But here is what else she brought. It's a letter I once wrote... to Janet and Bob's dog, Pete the Pointer, with who I shared a special bond. I loved that dog and here is a photo to prove it.
I have no clear recollection of when or why I sent this letter to Pete. I am guessing it was some time in my single years, late 20s perhaps. All I can say is re-reading it, I was laughing so hard I could barely recite it aloud:
If laughter is the best medicine, today I have it in litres. The time flies. I have good endorphins floating through my veins along with potent medicines. How different it is to what I have been expecting - nay, dreading!
As we prepare to leave, we take this photo which Janet later requests so she can show her kids, who are also worrying about my welfare. (Janet's 15 year old Georgia, even bought me a turban!)
As Janet explains, as only Janet can, in an email this evening: "I want to show them how fabulous you looked, reclining, like the Lady of Camelias, some heroine in a Victorian novella -or as it happens, a teen vampire romance, given the things sticking out of you." Here it is:
After a quick visit to see Dr Choo, Al has come to pick me up. In the car coming home, I'm quiet. I have terrible heartburn (thank you Taxotere) and I feel furry headed (thank you insomnia). It's different to the first time. I'm not chatty.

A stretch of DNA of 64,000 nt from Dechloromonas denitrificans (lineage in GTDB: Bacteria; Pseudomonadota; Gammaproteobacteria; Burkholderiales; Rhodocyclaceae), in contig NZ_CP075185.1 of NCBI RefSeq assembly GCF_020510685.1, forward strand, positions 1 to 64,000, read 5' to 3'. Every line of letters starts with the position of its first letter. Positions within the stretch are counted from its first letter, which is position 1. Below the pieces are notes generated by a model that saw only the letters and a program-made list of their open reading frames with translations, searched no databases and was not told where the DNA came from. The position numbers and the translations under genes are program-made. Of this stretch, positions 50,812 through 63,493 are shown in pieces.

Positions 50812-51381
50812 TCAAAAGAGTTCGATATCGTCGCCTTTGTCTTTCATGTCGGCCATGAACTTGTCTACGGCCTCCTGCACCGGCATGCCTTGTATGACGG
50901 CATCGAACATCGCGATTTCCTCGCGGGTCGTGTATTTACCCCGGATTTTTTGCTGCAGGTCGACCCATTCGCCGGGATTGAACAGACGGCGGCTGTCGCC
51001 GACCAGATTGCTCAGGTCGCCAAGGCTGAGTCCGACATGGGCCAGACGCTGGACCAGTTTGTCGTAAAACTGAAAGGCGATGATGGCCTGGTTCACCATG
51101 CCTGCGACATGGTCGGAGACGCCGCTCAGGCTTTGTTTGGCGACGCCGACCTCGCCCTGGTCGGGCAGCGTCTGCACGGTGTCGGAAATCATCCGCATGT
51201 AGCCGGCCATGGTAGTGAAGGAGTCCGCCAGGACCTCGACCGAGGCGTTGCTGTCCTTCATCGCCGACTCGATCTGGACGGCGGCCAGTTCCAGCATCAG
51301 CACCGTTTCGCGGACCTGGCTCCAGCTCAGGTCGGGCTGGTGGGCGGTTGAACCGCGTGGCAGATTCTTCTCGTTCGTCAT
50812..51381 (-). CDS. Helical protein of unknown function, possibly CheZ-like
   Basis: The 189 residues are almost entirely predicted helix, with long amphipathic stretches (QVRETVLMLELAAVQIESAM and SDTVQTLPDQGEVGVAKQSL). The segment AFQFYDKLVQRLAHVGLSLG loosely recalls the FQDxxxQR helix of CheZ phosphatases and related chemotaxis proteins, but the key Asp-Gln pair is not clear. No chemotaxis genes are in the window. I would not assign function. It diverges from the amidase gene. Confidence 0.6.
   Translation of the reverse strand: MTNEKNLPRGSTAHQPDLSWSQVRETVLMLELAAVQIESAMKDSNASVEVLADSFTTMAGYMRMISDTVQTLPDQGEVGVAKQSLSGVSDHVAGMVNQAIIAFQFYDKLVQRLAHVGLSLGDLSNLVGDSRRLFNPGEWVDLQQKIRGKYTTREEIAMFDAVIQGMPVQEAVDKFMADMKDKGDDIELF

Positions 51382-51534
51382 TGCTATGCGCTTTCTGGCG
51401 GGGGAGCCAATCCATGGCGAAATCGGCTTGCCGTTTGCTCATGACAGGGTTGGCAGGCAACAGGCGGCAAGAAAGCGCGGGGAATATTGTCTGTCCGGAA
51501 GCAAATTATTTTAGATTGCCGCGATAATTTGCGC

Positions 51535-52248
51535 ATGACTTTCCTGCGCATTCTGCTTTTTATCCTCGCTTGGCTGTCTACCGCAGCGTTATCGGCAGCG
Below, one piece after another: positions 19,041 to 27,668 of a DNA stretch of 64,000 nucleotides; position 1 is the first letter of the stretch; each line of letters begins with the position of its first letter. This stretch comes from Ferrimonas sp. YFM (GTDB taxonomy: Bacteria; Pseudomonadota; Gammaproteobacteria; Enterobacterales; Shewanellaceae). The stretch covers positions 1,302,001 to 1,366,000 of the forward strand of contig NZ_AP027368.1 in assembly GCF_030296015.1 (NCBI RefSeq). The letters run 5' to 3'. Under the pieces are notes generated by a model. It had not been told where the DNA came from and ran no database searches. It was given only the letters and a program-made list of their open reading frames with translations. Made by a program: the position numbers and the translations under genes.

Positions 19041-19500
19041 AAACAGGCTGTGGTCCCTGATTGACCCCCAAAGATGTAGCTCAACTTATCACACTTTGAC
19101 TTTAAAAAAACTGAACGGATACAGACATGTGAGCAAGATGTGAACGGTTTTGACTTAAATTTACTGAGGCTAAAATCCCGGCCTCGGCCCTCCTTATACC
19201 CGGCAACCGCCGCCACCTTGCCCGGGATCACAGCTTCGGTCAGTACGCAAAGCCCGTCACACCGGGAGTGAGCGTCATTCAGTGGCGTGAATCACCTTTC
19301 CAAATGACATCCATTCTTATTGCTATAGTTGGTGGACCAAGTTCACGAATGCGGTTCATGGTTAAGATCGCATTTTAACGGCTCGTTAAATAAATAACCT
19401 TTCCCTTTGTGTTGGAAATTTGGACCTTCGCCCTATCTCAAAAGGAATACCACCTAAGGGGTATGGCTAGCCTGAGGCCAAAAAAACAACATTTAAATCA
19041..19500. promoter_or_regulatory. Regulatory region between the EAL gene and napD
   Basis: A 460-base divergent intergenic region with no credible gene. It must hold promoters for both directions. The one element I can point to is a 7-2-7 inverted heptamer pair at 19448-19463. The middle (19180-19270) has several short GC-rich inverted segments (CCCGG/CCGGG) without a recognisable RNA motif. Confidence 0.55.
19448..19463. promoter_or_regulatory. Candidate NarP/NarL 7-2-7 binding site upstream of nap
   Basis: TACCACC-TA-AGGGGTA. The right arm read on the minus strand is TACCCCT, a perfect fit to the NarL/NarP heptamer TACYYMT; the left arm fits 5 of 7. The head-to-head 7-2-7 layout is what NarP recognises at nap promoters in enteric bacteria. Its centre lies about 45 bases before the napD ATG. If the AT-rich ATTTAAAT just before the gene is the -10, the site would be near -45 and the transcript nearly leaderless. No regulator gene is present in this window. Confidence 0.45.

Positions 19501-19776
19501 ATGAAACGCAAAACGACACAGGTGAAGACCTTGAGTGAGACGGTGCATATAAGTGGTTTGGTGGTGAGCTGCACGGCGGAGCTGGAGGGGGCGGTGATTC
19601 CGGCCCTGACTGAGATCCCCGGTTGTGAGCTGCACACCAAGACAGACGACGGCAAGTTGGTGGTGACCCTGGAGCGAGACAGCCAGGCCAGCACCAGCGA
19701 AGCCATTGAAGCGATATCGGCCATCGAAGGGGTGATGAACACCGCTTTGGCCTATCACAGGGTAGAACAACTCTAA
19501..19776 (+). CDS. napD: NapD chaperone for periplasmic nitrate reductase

I want to go to sleep so I lie down as soon as I can, taking one of the tablets I've been prescribed for this sought of unpleasantness. Al puts on the meditation tape (a gift from Lorelei).
I doze but I don't feel comfortable so I get up to write this blog while Al has a snooze.
Ness calls me to find out how I'm going. I really appreciate her calls and tell her so. I know she's a busy working business woman these days. I don't expect much to know she is a dear and caring friend. So I tell her I love her and then: "I'm getting teary eyed so bugger off now." She laughs and we hang up.
Louisa calls so we go for a 4 km stroll. I'm pleased with myself! It's pleasant as we discuss a planned trip to Nepal next year - when I'm better.
(The steroids apparently have a kind of feel-good flow-on effect. I suppose I'm feeling it now.)
When I get home, Al's made me a margarita! I'm supposed to have taste changes but you know what? Stuff it! It tastes good.
Finally, there's a dinner of my mum's special Pittu and my favourite Chicken Curry (delivered yesterday).
What can I say. Today I have experience perhaps the greatest alchemy.
A day of potential terror has been transformed, by single acts of love and friendship, into a day of happiness.
There is nothing more I could need.